Boris on the money when it comes to Tax Credits!

Discussion in 'Politics & The Economy' started by Cliff, Jun 25, 2015.

  1. Cliff

    Cliff
    Distinguished Member

    Joined:
    Mar 17, 2001
    Messages:
    6,856
    Products Owned:
    0
    Products Wanted:
    0
    Trophy Points:
    167
    Location:
    Kent Accra Rub Al Khali
    Ratings:
    +4,358
    Boris has warned the PM not to be too hasty with cuts but he didn't mince words when it came to big companies being subsidised by the tax payer.

    He said it was 'scandalous' that private companies were paying their workers so poorly that the government needed to top up their wages with tax credits.

    Tesco, Asda, Sainsbury's, Morrison's and Next – reportedly receive £1billion-a-year in taxpayer-funded subsidies for their wages bill.

    He added: 'I do think the London living wage is absolutely vital'

    Boris Johnson warns David Cameron and George Osborne about tax credits | Daily Mail Online


    That's one thing about Boris. Cut to the chase.
    And he is absolutely right !
     
  2. EarthRod

    EarthRod
    Distinguished Member

    Joined:
    Jul 15, 2008
    Messages:
    17,957
    Products Owned:
    0
    Products Wanted:
    0
    Trophy Points:
    166
    Location:
    England
    Ratings:
    +8,076
    More kids are likely to be below the breadline if Cameron implements tax credit cuts as part of his plans to cut the welfare bill by £12 billion.

    Boris's warning regarding poor wages comes before new figures which could show a rise in the number of children living in poverty from 2.3 million to 2.5 million.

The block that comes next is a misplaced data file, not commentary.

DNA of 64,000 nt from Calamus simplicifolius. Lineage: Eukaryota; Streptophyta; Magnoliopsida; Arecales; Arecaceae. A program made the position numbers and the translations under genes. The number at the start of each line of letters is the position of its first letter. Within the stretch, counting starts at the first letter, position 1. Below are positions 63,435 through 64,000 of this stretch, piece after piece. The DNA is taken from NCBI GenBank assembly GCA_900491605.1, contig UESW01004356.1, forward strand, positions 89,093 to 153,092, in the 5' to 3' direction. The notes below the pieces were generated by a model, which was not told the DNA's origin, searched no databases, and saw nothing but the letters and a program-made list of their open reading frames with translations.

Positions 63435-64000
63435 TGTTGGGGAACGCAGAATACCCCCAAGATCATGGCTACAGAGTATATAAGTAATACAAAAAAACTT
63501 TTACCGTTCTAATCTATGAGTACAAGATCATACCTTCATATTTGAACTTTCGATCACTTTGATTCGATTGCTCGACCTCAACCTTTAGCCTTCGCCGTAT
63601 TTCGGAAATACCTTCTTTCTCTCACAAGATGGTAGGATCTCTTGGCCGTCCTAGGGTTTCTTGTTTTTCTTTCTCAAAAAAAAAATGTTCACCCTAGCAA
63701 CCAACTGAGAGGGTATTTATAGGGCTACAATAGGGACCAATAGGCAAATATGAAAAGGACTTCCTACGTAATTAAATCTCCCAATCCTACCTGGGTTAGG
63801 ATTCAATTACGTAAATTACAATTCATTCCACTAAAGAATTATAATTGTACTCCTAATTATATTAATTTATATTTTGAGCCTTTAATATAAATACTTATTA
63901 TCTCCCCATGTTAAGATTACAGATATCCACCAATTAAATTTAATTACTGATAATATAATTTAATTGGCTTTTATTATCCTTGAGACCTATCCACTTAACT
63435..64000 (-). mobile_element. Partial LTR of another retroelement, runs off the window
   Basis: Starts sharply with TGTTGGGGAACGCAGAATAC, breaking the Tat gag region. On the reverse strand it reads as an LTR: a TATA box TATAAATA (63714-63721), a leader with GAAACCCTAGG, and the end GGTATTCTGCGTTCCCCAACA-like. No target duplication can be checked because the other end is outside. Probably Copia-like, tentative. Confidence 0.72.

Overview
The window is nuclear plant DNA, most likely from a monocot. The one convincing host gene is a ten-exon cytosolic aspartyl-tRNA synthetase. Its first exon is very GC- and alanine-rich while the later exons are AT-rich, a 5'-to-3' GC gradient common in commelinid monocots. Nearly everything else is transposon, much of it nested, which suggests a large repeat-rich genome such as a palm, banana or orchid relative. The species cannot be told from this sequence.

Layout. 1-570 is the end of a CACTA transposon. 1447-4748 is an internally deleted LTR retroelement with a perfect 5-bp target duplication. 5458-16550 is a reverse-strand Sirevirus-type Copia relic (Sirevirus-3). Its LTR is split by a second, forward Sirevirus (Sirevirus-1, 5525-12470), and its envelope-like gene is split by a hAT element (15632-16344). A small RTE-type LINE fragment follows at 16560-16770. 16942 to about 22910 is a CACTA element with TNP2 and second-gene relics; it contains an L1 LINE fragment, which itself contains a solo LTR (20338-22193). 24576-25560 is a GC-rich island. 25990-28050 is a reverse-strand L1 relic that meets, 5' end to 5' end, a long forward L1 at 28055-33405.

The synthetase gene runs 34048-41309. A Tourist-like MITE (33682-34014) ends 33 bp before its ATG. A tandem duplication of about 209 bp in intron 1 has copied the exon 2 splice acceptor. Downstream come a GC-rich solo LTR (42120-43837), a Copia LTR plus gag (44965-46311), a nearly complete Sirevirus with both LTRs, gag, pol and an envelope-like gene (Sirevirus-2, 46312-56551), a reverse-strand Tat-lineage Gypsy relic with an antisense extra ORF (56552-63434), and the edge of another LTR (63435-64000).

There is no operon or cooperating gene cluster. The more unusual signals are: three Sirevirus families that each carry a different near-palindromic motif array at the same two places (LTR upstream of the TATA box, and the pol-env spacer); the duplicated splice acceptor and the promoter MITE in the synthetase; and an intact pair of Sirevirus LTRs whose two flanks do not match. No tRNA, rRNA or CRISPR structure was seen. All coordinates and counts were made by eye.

Also, homelessness went up 8% in 2014 and the number of families living in Bed & Breakfast accommodation is now about 35%.

    The number of households with at least one child classed as 'fuel poor' increased from 988,000 to nearly 1.1 million between 2010 and 2013.

    However, Cameron has said he is on the side of working people, so all is sweetness and light.
     
    • Like Like x 1
    • Funny Funny x 1
    • List
  3. Greg Hook

    Greg Hook
    Moderator & Reviewer

    Joined:
    Nov 25, 2001
    Messages:
    24,626
    Products Owned:
    2
    Products Wanted:
    1
    Trophy Points:
    166
    Location:
    In a secret location with Jennifer Lawrence
    Ratings:
    +12,086
    Just checking that one. 35% of what?
     
  4. fluxo

    fluxo
    Distinguished Member

    Joined:
    Oct 30, 2011
    Messages:
    7,185
    Products Owned:
    0
    Products Wanted:
    0
    Trophy Points:
    163
    Ratings:
    +2,351
    The government is coercing people into working at some of these companies. If the state forces people to work for companies that do not pay people enough to live on, then it is obligated to top up their wages. It has to take moral responsibility for its actions.

    The government needs to stop interfering with the jobs market. That means not providing tax credits, but also not punishing people who do not take on poorly paid work.

    In the natural course of things, nobody would take on a job that did not pay enough to live on (lacking an extra source of income). Companies would have to present a realistic wage offer. That is the operation of a normal market: in a market you offer something (e.g., wages) at a price (e.g., work) that attracts bids. It is not the job of government to interfere with that process, whether that be by forcing bids with the threat of punitive sanctions or by altering the the offer with top-ups for wages. That type of market distortion has all sorts of negative consquences, from the cost to the tax payer to making companies inefficient by levering in people who are not suited to the work done there.
     
  5. tapzilla2k

    tapzilla2k
    Distinguished Member

    Joined:
    Dec 7, 2005
    Messages:
    7,631
    Products Owned:
    1
    Products Wanted:
    0
    Trophy Points:
    166
    Location:
    Oxford
    Ratings:
    +2,853
    Boris is doing two things here -